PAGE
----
Taiwan is on the verge of becoming the first Asian country to legalise same-sex marriage, according to the politician who tabled the new law.
A legislative committee approved an amendment to the civil code on 26 December, beginning a process that is expected to last until the middle of the year.
"We're almost close to passing it," Yu Mei-nu, the politician who introduced the marriage equality bill, told digital news company Global Post.
Campaigners are pushing to have the bill made into law ahead of Taiwan's 2018 elections, which could stall their efforts.
Ms Yu said she was cautiously optimistic about the bill, with 54 of Taiwan's 113 politicians sitting in the Legislative Yuan – one of the five branches of the Island nation's government – backing marriage equality.
Yet she added that she was concerned some of those in favour may "flake", since they face pressure to change their vote.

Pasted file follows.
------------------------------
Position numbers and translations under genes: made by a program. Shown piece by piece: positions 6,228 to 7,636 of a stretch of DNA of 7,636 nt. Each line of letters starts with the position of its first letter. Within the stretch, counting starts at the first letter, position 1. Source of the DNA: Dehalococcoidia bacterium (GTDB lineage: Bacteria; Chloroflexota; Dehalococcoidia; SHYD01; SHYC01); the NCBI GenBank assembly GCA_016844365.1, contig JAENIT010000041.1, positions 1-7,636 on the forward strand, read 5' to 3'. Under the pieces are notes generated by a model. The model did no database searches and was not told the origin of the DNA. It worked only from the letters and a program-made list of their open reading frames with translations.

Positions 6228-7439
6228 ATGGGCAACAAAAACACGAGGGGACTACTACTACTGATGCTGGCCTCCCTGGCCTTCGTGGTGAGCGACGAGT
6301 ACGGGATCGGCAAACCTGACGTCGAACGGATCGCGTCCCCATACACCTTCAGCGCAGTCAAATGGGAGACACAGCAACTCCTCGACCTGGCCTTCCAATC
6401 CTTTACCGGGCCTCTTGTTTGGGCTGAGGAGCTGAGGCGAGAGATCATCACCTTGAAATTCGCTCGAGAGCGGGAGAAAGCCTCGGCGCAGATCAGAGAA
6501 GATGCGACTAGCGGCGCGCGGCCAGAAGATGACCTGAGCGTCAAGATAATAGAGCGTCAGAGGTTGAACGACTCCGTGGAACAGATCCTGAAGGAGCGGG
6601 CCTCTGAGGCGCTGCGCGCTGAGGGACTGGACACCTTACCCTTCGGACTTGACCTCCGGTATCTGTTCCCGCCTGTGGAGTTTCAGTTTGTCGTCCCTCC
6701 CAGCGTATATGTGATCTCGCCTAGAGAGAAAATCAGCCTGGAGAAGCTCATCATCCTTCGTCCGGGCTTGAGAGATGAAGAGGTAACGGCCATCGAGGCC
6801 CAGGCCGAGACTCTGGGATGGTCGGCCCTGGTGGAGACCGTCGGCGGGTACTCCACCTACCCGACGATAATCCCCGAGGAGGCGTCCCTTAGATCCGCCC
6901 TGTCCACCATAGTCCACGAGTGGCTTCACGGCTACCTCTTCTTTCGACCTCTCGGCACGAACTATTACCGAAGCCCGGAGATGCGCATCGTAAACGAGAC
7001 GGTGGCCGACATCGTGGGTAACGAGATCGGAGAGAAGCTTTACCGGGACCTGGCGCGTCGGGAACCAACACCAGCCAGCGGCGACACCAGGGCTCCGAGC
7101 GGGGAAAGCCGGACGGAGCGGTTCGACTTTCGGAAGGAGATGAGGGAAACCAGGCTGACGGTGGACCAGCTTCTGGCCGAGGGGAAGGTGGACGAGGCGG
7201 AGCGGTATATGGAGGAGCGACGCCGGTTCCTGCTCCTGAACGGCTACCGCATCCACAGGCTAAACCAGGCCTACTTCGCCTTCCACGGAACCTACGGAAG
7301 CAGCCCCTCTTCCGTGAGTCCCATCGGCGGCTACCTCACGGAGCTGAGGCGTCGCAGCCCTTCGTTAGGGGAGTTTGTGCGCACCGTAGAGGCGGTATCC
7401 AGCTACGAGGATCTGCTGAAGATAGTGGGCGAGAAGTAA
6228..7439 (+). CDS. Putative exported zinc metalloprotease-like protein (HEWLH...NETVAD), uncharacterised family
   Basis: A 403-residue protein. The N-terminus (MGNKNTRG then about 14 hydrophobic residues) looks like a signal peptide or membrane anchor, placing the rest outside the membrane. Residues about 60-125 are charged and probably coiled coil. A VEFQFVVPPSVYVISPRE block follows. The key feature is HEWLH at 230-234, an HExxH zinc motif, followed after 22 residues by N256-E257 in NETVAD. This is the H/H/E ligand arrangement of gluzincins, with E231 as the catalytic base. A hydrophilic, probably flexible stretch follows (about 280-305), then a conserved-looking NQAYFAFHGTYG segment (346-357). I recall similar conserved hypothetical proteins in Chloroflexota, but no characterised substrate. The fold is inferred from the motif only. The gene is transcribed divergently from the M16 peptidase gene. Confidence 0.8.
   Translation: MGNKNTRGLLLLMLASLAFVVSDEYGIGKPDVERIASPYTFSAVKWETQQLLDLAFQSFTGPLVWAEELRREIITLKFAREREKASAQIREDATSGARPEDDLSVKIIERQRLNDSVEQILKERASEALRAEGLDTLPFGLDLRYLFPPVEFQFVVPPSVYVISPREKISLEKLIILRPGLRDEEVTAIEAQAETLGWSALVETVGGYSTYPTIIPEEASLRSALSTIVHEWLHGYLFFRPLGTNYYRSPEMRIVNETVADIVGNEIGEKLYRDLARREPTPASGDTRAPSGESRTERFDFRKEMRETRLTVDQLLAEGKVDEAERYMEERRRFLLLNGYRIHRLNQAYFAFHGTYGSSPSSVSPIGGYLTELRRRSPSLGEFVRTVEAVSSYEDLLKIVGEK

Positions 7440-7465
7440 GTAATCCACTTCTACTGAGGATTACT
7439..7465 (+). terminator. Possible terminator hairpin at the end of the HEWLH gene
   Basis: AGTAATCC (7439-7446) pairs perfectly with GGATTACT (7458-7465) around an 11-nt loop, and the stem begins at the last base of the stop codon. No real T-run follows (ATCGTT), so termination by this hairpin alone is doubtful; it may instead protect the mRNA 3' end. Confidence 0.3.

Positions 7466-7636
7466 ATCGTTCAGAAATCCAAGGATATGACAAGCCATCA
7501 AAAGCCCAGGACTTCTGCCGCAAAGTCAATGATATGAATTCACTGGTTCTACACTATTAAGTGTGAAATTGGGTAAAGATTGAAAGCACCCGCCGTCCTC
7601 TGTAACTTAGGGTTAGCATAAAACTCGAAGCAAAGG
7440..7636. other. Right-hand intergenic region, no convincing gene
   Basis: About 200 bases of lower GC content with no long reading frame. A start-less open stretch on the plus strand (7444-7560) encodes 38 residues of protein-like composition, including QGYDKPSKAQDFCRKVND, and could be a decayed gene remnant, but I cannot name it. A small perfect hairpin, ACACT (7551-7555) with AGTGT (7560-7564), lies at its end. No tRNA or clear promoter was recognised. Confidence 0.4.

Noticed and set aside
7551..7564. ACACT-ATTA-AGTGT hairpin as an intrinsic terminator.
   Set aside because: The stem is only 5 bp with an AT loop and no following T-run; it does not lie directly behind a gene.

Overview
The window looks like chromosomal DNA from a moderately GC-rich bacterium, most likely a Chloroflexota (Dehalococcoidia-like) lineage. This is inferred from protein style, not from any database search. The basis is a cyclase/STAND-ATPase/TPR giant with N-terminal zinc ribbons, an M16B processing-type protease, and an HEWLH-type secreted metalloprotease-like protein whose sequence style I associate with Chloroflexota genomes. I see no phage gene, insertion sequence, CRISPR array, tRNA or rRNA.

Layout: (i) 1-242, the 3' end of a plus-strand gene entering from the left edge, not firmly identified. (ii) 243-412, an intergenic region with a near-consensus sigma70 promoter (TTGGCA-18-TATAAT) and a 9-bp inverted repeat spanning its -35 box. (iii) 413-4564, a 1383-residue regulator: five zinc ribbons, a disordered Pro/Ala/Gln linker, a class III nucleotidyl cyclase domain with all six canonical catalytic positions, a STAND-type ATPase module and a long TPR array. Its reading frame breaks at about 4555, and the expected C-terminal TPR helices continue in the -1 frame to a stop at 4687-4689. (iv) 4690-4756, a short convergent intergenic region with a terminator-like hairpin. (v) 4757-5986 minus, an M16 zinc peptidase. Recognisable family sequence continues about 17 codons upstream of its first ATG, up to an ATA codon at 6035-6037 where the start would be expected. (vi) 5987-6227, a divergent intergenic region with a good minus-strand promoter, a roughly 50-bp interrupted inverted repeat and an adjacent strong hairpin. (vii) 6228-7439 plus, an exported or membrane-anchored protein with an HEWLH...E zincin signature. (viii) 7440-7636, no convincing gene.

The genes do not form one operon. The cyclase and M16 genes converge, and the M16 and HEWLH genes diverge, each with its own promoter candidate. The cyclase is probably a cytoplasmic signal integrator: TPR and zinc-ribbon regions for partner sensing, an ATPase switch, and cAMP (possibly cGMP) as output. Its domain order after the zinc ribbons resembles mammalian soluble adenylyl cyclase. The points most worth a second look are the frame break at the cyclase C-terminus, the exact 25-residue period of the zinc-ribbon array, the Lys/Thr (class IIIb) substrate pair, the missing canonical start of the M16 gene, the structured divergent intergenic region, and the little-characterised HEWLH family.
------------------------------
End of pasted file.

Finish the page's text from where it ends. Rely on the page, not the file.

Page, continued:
Popular opinion in Taiwan is still split on the issue, with Taipei's streets hosting demonstrations from both sides of the debate.
A previous attempt to pass a marriage equality bill failed in 2013, but the current political climate in Taiwan has encouraged campaigners to try to pass the bill once more.
President Tsai Ing-wen, who took office in May, has spoken in favour of same-sex marriage. Her Democratic Progressive Party, largely seen as sympathetic to LGBT rights holds a majority in the Legislative Yuan,
Some cities have also acted to recognise gay rights, with Koashiung and Taipei starting to register same-sex couples in 2016.
Taiwan would be the first Asian country to legalise equal marriage, with homosexual acts illegal in some Asian countries, including Brunei.
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